In fact, the large benefitors are banks who also act as distributors instead of individual agents.
    Such investments made innocously using internet amass to huge sums for each of the banks such as HDFC, ICICI, CITI etc.

    Given these scenarios, and treating index funds are hard to beat in the long run (though the contrary results are visible in the Indian markets), the ideal solution is to switch to Index ETFs. Even though these ETFs incur significant expense ratios to the extent of 1% which is considerably large, they remain a better choice now. Howeever, investing in ETFs require one to have a demat account, and access to a brokerage, another hassle.

    • Ram – True, Banks could be some of the largest beneficiaries of trail commissions.

      Index funds trace the market. While they will surely beat most of the Mutual funds in the very long run a significant number of MFs have beat the Index by a large margin in the last 15-18 years. India being a growth economy it is only likely the index components and the entire market can grow (not that GDP and stock market returns are necessarily related) and some schemes can beat the Index big time.

      In the US the biggest bull market was from 1949 thru 1970. Until then several schemes beat the Index. Post that active management did not yield the needed results which is when active funds started lagging the Index big time and Index fund came in vogue. In India we will be discussing about Index funds in 1 decade – until then lets ride atop MFs that provide these super normal returns.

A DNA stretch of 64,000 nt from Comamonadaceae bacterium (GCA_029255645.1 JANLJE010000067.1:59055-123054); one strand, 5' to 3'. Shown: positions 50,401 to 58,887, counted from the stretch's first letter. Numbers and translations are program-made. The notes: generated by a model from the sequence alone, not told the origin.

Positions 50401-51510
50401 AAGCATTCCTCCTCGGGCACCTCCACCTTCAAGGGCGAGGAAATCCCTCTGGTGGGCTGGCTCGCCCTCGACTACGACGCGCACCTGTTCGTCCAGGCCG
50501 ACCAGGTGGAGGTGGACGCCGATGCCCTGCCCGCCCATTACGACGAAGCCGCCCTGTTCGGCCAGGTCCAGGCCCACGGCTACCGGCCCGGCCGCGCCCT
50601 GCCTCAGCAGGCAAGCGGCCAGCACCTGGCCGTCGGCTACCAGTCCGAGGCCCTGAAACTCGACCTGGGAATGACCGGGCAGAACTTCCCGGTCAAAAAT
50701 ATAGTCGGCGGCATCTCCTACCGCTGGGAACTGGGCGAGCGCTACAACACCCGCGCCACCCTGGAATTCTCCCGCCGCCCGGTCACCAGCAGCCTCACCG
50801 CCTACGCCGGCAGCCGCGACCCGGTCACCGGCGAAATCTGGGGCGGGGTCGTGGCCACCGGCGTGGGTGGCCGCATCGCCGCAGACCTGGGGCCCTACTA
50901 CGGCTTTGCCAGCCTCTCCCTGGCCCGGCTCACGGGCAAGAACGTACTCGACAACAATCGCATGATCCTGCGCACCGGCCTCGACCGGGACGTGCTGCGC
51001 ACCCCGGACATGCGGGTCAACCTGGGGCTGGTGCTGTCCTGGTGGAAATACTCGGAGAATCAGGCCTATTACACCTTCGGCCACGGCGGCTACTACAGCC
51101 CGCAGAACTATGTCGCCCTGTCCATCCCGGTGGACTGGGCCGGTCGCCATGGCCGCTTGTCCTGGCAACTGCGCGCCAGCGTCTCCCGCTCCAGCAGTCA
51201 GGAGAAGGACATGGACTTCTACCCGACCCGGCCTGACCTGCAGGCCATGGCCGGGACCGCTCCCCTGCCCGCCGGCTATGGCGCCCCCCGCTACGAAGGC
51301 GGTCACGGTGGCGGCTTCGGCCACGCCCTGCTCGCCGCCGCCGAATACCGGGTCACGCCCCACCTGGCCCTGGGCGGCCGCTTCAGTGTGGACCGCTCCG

5. Sharat says:

    Very nice article. I learnt today something new. It is high time SEBI does away with this trailing commission for DIRECT MF investors. How do we petition this to SEBI?

  6. Sandip Sabnis says:

    excellent one…..new info for me today…..in the second last comment there is some update from SEBI….can you please elaborate?

  7. Pingback: Should We Switch To Direct Mutual Fund Plans? Calculate and Consider | Free Personal Finance Calculators

  8. Arun says:

    Good one !! Saves really good amount of money for long term investors for sure